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Google’s New Chromecast Reveals How It Sees the Future of TV

5 minute read

Greetings from the (near) future, a place (not quite) devoid of the tyranny of cables, and where I can watch television on (practically) any device I want, (almost) anywhere I want. The freedom is — hold on, my show is buffering — truly liberating. (So long as I don’t put my iPad next to my refrigerator. Then it’s infuriating.)

While unveiling the newest version of his company’s streaming media box just over a year ago, Apple CEO Tim Cook proclaimed “the future of TV is apps.” Today, Google revealed its competing vision for the big screen and, unsurprisingly, the two rivals are at odds with one another. The search giant thinks the future of TV is bandwidth, and from my Barcalounger — situated on the cutting edge of technology — I’m compelled to agree.

I’ve had the latest Apple TV for nearly a year, but I’ve only used it about a dozen times. Apps — at least in their current configuration — aren’t the future of television, at least not right now. In part, that’s because, while using the Apple TV, you have to use your television provider credentials to log into each and every different app. This is a major pain. Apple says a fix is coming, but it’s still MIA.

Another Apple TV hangup for some: It doesn’t support 4K video. What’s the sense of buying a shiny new box for your shiny new television if it will provide a picture that’s no better than your old flatscreen? A year ago, this was a three-way chicken and egg problem between studios that didn’t shoot shows and movies in 4K, Internet providers that didn’t provide enough bandwidth to handle large video files, and television manufacturers that struggled to get pricing low enough for mass adoption. But coming into this holiday season, 4K televisions will be in demand, 4K content will be more widely available through providers like Netflix and Google Play, and ISPs…well, Internet speeds are still a challenge.

So instead of using the Apple TV, I use TiVo. It’s a great service presumably only used by journalists and Europeans, because those are the only people I ever hear speaking lovingly about the company. Through my TiVo box and accompanying app, I can stream video to my iPad or iPhone whether I’m home or not. That said, it works much better in my home than outside it, and struggles in low-bandwidth situations like on public Wi-Fi or, as I alluded, next to my refrigerator. (The same can be said for any other streaming video app like Amazon Prime, Hulu, Netflix, and the rest.)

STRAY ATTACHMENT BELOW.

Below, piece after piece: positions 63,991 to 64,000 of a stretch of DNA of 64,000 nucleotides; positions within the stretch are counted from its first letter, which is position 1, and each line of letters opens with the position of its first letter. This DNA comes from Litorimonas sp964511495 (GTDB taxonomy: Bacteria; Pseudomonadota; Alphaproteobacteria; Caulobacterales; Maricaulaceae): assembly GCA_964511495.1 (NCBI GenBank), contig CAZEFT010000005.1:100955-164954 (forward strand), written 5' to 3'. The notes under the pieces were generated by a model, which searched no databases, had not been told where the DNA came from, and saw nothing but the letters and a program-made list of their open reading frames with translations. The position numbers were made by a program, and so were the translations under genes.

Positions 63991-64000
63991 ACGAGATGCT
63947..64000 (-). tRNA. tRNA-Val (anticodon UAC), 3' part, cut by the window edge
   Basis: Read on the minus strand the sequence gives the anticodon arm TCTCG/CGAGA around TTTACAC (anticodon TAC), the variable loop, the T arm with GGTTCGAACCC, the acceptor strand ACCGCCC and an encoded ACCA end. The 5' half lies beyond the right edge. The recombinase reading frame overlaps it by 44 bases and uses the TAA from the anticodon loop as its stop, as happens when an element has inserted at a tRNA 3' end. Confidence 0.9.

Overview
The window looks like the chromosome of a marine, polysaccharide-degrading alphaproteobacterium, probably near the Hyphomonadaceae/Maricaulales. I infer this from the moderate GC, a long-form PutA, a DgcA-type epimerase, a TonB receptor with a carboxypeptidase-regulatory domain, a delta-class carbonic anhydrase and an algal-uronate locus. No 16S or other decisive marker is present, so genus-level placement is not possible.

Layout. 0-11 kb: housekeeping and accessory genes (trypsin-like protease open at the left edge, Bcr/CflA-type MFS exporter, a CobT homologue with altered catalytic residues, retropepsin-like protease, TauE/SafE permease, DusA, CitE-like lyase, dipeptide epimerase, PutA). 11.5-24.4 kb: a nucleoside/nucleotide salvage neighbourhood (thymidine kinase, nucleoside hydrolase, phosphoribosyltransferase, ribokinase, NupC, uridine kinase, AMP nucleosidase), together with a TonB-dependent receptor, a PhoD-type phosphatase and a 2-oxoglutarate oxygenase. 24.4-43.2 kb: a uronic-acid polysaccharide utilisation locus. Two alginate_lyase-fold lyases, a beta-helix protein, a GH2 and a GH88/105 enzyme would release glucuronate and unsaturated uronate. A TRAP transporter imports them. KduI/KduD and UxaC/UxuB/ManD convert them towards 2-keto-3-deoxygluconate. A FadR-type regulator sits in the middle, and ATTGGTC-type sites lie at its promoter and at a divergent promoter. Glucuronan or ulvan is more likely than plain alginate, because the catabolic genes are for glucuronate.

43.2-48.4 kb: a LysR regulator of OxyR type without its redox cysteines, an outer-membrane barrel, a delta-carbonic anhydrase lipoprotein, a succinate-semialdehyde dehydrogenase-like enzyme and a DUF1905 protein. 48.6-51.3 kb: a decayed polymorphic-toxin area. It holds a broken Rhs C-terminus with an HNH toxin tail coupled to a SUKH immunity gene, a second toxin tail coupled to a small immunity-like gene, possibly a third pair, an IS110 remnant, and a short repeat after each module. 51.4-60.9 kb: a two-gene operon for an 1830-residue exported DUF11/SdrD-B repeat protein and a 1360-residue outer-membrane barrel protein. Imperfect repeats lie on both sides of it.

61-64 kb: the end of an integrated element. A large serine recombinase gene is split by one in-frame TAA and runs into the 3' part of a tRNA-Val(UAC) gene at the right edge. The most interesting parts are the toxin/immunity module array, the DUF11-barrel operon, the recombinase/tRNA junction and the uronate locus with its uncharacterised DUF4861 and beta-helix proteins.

But the fact is, my home’s Internet setup wasn’t designed to let me watch Last Week Tonight via HBO Go on my iPad while I wash the dishes. The refrigerator, my body, and the running water all block my wireless signal as I scrub the pots and pans. As a busy father, the 20 minutes I get cleaning up dinner are the few moments in a day I get all to myself — and even then I end up troubleshooting the house’s Internet problems.

One of Google’s new products, announced at its event Tuesday, might help: Google Wi-Fi. Due to launch in December, Google Wi-Fi aims to eschew the central router concept in favor of an expandable system that improves coverage throughout the house. “Unfortunately, traditional routers weren’t designed for the way we use Wi-Fi in the home today,” Google Head of Product Management Mario Queiroz said while unveiling the gadget. “We’re streaming, gaming, video chatting and more, all throughout the house.”

By plugging in multiple Google Wi-Fi routers, which will cost $129 for one or $299 for three but are not yet ready for pre-order, the system creates a Wi-Fi network around the home that’s supposed to keep far-flung devices like my nursery webcam and my front door camera transmitting data just as quickly as my living room’s Apple TV can gobble it up.

But Google would prefer I use a new $69 Chromecast Ultra instead. The company is making a strong case for me (and anyone who owns a 4K television) to switch. Similar to the 30 million other Chromecast devices Google has sold to date, the new version will be capable of streaming ultra-high definition 4K content, at last taking advantage of all those gorgeous new televisions that everyone’s been neglecting.

And pairing Google Play’s upcoming 4K content offerings with equally high resolution images on YouTube, the chicken and egg problem is no more. Suddenly all of Google’s eggs are hatching.

Well, almost. The company still has to contend with ISPs and slow broadband speeds. But through Google Fiber, the company is conquering that, albeit slowly. Of course, my city doesn’t have Google Fiber and, most likely, neither does yours. But faster Internet speeds are coming. And the future of television with it.

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